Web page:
A big part of inspiration is the environment you create. We try to create an environment to entice the creative mindset. We do that with music and things that make us feel comfortable — like a cup coffee with milk, something sweet or a comfortable chair. When we feel our best and all the basic and not-so-basic conditions are met, the creative process unfolds more easily.
On 99designs you are a prolific website designer. What is it about website design that draws you to the medium? What are some web design trends you are really excited about these days?
There’s a continuous challenge to create something unique, functional, different but yet very familiar to the user. You can never get bored in this domain and we feel like we are improving the world little by little every day. It’s also a medium that allows you to meet very interesting people and to stumble upon new and challenging concepts and ideas.
And when it comes to design, we are particularly excited about geometric, handcrafted, flat, minimal and clean design, which we integrate in our own work.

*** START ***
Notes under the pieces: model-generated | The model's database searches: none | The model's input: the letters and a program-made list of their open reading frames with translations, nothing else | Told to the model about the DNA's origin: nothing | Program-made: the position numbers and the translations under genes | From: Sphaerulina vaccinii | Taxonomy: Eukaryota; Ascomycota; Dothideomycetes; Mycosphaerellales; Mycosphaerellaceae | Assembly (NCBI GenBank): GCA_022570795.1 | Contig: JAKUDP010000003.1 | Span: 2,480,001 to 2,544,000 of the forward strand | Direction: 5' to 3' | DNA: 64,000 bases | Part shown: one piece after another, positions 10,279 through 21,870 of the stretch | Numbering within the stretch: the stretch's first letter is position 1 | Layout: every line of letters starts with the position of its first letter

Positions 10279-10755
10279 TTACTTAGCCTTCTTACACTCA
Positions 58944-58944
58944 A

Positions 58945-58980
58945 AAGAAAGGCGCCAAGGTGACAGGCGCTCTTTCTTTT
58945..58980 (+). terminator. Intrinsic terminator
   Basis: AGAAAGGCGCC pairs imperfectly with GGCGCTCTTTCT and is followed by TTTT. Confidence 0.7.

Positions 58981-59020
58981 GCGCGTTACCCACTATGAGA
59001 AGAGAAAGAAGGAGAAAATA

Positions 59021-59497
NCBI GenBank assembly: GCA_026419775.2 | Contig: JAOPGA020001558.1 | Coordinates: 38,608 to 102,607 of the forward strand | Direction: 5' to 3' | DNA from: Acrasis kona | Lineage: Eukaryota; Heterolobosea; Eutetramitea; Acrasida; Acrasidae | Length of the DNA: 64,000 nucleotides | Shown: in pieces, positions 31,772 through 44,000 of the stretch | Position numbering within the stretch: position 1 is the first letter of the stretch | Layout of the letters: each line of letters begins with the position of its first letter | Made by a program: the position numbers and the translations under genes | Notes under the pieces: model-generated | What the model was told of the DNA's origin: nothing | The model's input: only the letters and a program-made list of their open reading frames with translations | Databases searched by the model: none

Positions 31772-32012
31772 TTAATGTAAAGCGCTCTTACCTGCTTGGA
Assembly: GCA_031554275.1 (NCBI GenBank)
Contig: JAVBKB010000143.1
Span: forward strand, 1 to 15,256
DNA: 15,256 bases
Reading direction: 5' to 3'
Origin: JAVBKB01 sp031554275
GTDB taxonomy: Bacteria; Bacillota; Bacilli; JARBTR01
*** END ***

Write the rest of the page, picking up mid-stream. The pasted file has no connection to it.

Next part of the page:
What kind of space do you work in? What would be your ideal work space?
The working space is very important to us and we invested almost an entire summer to redesign our new office to create a comfortable and creative environment. Each of us has a high-performance PC with dual screens.
But the most important thing is the general atmosphere at the office. We work in a relaxed and creative space, we have Happy Fridays, hold regular outings, little fun work events, and students have flexible schedules. We strive to have a sort of Silicon Valley startup feel, which means time and dedication. But it’s all worth it. We work in an environment which stimulates creativity and which creates friends out of team members.